Last November I was in Battambang, Cambodia facilitating public speaking workshops for the local management staff of the local Digital Divide Data (DDD) office. Although DDD has several other offices, the Battambang office is the only one located in the countryside, and as such is very interesting from a development point of view.
Much of staff comes from the countryside, either around Battambang or from neighboring provinces, and thus grew up in a farming family. People from these backgrounds typically have limited employment options. They are faced with either continuing the family business in farming, finding a factory job, or moving away from family in search of employment. But for high achieving people these aren’t great options.
Furthermore my informal conversations revealed that farming just “ain’t what it used to be” in terms of its predictability and profitability as a business. Say what you will about climate change—the farmers are noticing changes that are directly impacting them, making farming a riskier and more complicated venture. Plus I have to wonder how lucrative small-scale, small investment farming can be on a sustainable basis, with farm products being sold more and more as a global market.
As I was travelling between Phnom Penh and Battambang I noticed a few factories along the way in rural areas. And yes, while factories are a way to employ a large number of people, they aren’t going to properly tap into the latent talent that is in the community, looking for an outlet.
And moving to the big city, while it may sound promising, is a decidedly mixed bag for many people. Consider that in a family oriented culture such as Cambodia, it’s particularly tough to leave family behind and move away to a big city where accommodation is expensive and where the traditional family safety net isn’t there. Nonetheless your smartest folks, who would be natural community and family leaders, will be that much more likely to move away from the countryside to the big city in search of employment opportunities. The result is a brain drain.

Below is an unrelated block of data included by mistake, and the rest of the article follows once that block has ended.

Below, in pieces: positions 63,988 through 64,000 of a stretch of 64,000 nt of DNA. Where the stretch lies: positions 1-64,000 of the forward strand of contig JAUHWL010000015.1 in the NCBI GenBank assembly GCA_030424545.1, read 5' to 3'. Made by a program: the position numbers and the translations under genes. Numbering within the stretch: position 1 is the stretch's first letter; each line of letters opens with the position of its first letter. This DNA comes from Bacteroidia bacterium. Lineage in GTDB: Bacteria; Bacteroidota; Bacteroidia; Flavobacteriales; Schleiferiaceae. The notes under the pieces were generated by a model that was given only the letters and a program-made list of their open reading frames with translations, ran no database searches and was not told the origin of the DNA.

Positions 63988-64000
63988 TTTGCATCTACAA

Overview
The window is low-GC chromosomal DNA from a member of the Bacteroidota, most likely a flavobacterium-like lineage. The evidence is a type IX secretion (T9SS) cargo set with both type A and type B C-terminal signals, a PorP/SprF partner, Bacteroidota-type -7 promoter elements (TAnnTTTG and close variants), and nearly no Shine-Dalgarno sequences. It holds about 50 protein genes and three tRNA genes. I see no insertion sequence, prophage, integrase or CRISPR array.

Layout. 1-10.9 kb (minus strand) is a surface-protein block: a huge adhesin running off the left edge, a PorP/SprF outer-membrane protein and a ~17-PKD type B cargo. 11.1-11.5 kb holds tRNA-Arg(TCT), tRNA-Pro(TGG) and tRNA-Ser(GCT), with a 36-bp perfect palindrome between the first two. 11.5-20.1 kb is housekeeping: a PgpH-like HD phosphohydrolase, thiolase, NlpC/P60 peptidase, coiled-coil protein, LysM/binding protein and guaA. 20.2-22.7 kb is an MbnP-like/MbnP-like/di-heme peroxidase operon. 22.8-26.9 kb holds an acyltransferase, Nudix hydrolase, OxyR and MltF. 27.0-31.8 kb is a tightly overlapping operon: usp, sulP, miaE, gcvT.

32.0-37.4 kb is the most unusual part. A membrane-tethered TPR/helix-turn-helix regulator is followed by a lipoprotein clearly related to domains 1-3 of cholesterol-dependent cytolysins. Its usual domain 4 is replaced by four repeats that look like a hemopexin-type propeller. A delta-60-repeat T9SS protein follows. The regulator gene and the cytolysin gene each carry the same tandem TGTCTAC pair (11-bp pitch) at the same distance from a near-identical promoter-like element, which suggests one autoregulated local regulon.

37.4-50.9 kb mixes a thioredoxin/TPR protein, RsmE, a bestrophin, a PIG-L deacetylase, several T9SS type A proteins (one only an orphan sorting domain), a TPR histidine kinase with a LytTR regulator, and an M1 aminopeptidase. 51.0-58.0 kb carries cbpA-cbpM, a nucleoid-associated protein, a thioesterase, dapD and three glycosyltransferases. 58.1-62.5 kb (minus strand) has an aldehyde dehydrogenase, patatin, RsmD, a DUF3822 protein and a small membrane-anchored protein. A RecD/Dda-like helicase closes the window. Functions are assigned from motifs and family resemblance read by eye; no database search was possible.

Now in this day and age of technology and remote working arrangements, in theory it ought to be possible to locate outsourcing centers in rural areas. There should be an opportunity to tap into attractive cost structures and a smart, motivated, untapped workforce.
But there are barriers to overcome. How would one jump-start the talent pool, in order to get such an organization off on the right foot? What special challenges would come up from training a rural workforce? And would international clients be comfortable trusting work to a location that was difficult to visit?
And yet one way or another, DDD Battambang has managed to overcome these hurdles and create a thriving rural BPO office in the countryside of Cambodia. It’s quiet, it’s peaceful, there’s fresh air. It’s a pleasant place to live.
I think this is just the beginning—rural BPO could have a big impact for many other places, and other services as well.